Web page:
The ideal phenotype to cope with P deficiency is suggested to be a larger root system, both in terms of length and foraging area, coupled with a high capacity for P solubilization from compounds exuded from roots. Greater soil exploration results in a large number of roots in the top soil, longer roots in general with more cortical aerenchyma, more and longer root hairs, and a shift in mycorrhizal and bacterial colonization. However, these assumptions often result from experiments in highly controlled, sterile and soil-free conditions using model plants or single ecotypes where results are then extrapolated to all genotypes and plant species. In recent years this generalization has been questioned. Here, we summarize recent rice research analyzing the natural diversity of rice root systems under P deficiency. Interestingly, while some of the high yielding genotypes do show the expected, large root system phenotype, some have a surprisingly small root system—as little as a quarter of that of the large root system varieties—but achieve similar yield and P uptake under P deficiency. This effect has recently been termed root efficiency, which we discuss in this chapter in conjunction with root foraging traits.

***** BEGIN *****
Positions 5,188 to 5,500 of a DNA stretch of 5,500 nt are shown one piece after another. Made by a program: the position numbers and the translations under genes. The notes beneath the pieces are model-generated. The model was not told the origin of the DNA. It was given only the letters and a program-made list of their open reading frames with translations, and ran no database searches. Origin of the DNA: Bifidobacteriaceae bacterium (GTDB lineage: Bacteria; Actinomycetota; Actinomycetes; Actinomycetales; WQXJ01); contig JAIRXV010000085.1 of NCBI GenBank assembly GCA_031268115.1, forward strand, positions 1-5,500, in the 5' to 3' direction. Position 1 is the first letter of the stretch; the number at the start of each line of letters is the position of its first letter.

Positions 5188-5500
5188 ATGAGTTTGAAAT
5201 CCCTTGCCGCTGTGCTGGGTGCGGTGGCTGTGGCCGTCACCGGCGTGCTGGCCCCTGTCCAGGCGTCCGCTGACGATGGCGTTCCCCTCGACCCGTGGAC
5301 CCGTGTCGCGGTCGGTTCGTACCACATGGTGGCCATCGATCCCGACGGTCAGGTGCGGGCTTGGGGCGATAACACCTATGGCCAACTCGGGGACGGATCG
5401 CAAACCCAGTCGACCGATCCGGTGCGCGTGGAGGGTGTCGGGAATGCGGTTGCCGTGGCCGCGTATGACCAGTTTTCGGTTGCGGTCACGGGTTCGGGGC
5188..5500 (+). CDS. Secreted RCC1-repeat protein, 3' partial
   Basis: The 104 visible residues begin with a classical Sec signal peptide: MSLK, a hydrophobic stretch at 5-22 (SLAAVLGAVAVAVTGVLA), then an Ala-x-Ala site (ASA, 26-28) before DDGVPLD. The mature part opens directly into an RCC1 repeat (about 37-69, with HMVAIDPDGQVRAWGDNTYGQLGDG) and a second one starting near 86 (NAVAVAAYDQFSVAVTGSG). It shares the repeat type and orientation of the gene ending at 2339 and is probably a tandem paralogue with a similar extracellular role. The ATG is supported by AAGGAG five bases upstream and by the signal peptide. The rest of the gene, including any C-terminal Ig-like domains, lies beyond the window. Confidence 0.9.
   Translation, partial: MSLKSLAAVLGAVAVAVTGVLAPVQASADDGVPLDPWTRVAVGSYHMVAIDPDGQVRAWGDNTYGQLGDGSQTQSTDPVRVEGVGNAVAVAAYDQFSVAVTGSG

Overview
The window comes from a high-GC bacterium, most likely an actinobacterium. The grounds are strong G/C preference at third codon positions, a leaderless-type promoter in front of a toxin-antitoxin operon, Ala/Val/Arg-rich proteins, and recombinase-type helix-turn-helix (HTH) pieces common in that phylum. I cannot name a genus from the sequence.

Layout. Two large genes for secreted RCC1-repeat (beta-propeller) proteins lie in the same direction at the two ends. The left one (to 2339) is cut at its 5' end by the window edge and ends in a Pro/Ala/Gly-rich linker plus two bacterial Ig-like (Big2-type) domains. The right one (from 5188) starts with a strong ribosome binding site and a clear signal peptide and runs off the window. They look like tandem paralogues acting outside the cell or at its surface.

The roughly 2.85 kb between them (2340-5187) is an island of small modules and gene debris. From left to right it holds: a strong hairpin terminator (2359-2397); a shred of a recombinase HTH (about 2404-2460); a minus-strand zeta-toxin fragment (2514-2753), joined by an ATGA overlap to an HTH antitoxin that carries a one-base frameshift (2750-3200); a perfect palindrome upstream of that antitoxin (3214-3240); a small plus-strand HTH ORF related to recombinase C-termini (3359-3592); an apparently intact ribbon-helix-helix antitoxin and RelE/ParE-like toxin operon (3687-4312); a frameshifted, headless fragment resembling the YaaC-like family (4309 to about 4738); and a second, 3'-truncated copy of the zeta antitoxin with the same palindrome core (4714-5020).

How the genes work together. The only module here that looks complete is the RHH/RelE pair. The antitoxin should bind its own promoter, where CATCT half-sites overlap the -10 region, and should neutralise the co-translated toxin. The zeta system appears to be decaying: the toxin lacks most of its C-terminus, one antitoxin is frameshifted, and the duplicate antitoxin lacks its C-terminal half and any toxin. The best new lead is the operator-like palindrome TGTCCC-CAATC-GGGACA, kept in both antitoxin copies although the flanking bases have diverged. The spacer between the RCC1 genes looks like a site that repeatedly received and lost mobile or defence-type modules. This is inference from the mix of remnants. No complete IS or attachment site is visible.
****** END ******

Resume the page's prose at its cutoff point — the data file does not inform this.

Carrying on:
Part of the book: Rice Crop